The 4 most common Mac myths debunked
Apple fans swear by the efficiency and security of their Macs. The company’s recent intention to move on from Intel and produce their own silicon chip is another proof, Apple is going to make future Macs even more powerful.
With all the good things we all love our Macs for, there are misconceptions and myths we are all told to believe. In this post, we’ll address and debunk the most common Mac myths. Let’s go.
1. Macs don’t get viruses
This myth is probably one of the most common fallacies about Macs. Partly, this can be true: Macs don’t get viruses, but they are not immune to other Mac-specific malware. This includes adware, potentially unwanted programs (PUPs), ransomware, cryptocurrency miners, and trojans. These malicious agents can display ads, corrupt your browser settings, steal your data, and even access your files through a “backdoor.”
To avoid threats and protect your Mac, download software only from trusted sources and don’t ever click links unless you’re 100% certain they are safe.
2. Mac battery doesn’t last long
It’s not true, and here’s why. Apple designs custom lithium-ion batteries that are bigger in size and last longer. They charge more efficiently, so there is no need to fully discharge your battery before recharging it. There are also many under-the-hood tweaks that control the speed of the background apps on a Mac and help save power.
New M1 Macs are even more energy-efficient: they can run up to 16 hours on a single charge, which goes way beyond what Windows PCs can offer.
You can extend the battery life of your Mac if you charge your battery more often between uses. Also, don’t fully discharge it regularly. When you reach the maximum charge cycle, 1000, you may experience low battery life, so consider getting a replacement.
3. Macs aren’t powerful enough
Some people think Macs are too small and thin to perform well. With the combination of optimized software, solid hardware, reliability, and longevity, Macs prove exactly the opposite. Macs can have several intensive apps active and still run flawlessly for years of work.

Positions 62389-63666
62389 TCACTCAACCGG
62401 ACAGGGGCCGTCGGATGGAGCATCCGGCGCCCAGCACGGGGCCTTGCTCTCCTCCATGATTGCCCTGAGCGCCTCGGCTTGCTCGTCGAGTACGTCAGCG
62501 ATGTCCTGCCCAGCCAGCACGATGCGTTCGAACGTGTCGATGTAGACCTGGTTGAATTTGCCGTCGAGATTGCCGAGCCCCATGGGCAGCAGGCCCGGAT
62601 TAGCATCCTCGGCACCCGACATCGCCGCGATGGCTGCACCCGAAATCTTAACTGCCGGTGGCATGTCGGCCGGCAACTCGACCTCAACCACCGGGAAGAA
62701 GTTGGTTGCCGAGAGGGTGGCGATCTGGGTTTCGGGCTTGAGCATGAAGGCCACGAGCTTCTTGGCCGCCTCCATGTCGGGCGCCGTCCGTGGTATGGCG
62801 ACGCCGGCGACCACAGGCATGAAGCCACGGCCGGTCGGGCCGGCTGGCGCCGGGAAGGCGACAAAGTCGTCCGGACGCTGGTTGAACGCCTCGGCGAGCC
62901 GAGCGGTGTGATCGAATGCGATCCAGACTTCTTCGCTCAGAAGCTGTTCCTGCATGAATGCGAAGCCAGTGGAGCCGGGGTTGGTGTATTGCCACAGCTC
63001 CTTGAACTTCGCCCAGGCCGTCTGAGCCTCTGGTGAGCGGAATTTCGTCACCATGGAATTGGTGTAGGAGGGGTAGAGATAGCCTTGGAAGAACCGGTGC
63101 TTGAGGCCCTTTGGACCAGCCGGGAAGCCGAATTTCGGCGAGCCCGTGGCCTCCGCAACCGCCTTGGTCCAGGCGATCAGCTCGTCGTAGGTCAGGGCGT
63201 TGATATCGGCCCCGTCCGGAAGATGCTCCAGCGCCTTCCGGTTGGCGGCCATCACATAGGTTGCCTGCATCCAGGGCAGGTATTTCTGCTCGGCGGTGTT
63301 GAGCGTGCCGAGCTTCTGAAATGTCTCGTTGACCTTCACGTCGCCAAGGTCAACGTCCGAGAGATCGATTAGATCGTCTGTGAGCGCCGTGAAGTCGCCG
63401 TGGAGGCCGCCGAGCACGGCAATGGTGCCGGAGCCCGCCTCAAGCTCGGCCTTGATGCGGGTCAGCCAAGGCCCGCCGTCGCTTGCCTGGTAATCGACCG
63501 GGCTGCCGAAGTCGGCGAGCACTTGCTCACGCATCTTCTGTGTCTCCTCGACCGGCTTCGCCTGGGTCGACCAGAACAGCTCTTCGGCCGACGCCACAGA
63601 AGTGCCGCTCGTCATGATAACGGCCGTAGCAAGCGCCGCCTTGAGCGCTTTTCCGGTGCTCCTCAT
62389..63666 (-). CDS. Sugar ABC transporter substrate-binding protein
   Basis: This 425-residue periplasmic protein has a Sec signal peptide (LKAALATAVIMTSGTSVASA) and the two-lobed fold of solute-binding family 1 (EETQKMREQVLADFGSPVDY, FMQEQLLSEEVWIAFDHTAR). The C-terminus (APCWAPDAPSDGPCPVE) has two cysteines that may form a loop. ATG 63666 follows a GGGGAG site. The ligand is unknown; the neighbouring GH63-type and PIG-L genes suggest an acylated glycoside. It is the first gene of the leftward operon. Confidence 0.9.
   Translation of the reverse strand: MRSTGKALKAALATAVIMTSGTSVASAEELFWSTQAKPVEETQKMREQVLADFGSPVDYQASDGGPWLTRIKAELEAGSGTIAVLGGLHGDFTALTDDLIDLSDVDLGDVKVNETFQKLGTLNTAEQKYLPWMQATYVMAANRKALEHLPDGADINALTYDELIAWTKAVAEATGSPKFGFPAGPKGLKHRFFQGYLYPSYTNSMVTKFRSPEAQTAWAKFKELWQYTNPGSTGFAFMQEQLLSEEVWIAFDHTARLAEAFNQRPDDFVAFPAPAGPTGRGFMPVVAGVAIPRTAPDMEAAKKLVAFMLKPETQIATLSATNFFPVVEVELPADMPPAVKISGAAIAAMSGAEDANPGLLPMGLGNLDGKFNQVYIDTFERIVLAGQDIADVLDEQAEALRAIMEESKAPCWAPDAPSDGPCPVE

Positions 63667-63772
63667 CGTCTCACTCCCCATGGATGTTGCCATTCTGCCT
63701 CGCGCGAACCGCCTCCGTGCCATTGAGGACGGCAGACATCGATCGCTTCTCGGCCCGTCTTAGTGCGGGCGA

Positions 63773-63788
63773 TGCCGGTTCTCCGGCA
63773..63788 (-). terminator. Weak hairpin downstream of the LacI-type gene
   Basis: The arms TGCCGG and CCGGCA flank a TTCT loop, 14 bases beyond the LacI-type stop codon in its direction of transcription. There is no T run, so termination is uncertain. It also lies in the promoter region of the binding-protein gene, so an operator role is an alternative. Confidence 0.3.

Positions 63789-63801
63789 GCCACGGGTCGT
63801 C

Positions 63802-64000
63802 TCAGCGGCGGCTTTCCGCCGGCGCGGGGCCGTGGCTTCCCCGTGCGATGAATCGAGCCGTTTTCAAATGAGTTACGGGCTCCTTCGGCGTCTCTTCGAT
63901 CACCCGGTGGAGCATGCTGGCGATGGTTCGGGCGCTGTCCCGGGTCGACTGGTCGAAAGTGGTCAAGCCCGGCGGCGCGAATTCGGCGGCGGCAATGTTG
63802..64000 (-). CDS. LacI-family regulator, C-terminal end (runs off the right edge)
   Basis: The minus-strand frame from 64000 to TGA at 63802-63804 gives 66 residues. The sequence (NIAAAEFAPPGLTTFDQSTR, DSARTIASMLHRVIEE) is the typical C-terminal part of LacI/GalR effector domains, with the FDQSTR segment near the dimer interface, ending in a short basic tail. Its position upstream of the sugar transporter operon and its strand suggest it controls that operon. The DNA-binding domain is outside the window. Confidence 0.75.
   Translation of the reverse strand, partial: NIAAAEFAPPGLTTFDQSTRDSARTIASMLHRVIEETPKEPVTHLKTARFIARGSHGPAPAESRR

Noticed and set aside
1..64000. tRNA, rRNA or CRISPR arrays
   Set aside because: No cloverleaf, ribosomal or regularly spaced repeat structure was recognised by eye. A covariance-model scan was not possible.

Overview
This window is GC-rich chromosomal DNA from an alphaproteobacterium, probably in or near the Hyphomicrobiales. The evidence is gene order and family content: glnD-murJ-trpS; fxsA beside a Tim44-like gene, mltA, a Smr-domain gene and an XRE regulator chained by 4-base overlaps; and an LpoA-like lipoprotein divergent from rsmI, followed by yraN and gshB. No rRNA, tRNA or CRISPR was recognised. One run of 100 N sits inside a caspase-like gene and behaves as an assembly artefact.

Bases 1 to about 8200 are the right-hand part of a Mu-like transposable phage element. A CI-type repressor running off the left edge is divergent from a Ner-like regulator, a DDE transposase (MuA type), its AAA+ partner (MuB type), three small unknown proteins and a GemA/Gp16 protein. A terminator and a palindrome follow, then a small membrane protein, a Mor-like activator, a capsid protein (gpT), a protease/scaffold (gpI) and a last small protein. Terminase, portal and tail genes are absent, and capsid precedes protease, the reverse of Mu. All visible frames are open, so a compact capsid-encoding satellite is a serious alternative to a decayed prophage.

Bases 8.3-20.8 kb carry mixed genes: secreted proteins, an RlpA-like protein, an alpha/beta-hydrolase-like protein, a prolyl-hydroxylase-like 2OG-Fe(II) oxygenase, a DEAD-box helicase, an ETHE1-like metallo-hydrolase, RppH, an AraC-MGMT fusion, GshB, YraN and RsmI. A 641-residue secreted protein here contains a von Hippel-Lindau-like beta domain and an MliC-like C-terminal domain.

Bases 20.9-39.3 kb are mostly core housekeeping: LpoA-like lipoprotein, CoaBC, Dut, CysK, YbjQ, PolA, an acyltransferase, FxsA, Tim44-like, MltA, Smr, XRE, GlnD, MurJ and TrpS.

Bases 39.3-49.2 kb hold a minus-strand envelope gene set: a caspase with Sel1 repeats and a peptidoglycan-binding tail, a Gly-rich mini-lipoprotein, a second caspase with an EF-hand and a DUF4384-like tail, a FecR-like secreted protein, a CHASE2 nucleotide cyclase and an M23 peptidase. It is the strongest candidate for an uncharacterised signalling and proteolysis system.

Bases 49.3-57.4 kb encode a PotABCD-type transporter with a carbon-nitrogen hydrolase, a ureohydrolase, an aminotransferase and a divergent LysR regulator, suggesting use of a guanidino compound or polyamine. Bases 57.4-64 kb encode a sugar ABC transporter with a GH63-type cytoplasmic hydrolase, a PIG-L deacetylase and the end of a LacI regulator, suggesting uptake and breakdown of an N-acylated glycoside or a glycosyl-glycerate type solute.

Macs are powerful even when they’re old. You can always get access to the newest Apple software no matter which Mac you own. Even if you can’t run the latest macOS version on your machine, you can still install supplemental software updates and keep your Mac in great shape.
4. Macs don’t need cleaning
When you use your Mac, you probably install lots of apps and programs. These pieces of software log your activity and generate files to perform tasks faster. When you uninstall the app, its files should be automatically deleted, but it doesn’t always happen that way. Eventually, your hard drive gets filled with outdated caches, support files, and user logs, making your “Other” storage category grow bigger.
You can clean app leftovers manually by going to
~/Library/Application Support/ and removing the folder with the same name as the app you’ve uninstalled. This will only delete app support files, but there can be other remaining files scattered in your Library.
If you’re looking for a quick way to clean up your Mac, you can try CleanMyMac X. It helps you free up some gigabytes by deleting all app leftovers, old caches, and user log files. It doesn’t touch anything system-related and is notarized by Apple.
- Download CleanMyMac X — it has a free version.
- Open the app and hit Scan.
- Once the scan is done, click Run.
Now, your hard drive should be much cleaner.
So, these were 4 common misconceptions about Macs. Now you know that Macs do get malware, and they need cleaning. Macs are more powerful than they seem: since the machines were designed explicitly to run Apple’s programs, software and hardware perfectly complement each other, providing a much smoother flow.